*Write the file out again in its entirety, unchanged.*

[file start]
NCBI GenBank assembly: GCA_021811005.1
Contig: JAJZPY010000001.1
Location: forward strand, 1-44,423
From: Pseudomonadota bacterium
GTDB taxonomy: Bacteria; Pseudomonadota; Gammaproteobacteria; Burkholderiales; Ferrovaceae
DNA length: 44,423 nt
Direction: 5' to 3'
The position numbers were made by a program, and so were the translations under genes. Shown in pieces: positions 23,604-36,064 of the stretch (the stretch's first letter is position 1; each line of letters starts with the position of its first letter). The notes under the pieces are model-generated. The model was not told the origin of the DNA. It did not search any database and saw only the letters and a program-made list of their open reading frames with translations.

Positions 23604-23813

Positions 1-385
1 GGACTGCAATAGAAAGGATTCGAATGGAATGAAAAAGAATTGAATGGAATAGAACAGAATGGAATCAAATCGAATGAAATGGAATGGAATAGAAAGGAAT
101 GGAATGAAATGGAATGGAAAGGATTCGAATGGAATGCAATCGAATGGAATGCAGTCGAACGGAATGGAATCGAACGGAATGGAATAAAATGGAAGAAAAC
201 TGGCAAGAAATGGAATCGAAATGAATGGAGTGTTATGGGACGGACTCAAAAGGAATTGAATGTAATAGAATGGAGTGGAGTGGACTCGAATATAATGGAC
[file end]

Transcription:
NCBI GenBank assembly: GCA_021811005.1
Contig: JAJZPY010000001.1
Location: forward strand, 1-44,423
From: Pseudomonadota bacterium
GTDB taxonomy: Bacteria; Pseudomonadota; Gammaproteobacteria; Burkholderiales; Ferrovaceae
DNA length: 44,423 nt
Direction: 5' to 3'
The position numbers were made by a program, and so were the translations under genes. Shown in pieces: positions 23,604-36,064 of the stretch (the stretch's first letter is position 1; each line of letters starts with the position of its first letter). The notes under the pieces are model-generated. The model was not told the origin of the DNA. It did not search any database and saw only the letters and a program-made list of their open reading frames with translations.

Positions 23604-23813

Positions 1-385
1 GGACTGCAATAGAAAGGATTCGAATGGAATGAAAAAGAATTGAATGGAATAGAACAGAATGGAATCAAATCGAATGAAATGGAATGGAATAGAAAGGAAT
101 GGAATGAAATGGAATGGAAAGGATTCGAATGGAATGCAATCGAATGGAATGCAGTCGAACGGAATGGAATCGAACGGAATGGAATAAAATGGAAGAAAAC
201 TGGCAAGAAATGGAATCGAAATGAATGGAGTGTTATGGGACGGACTCAAAAGGAATTGAATGTAATAGAATGGAGTGGAGTGGACTCGAATATAATGGAC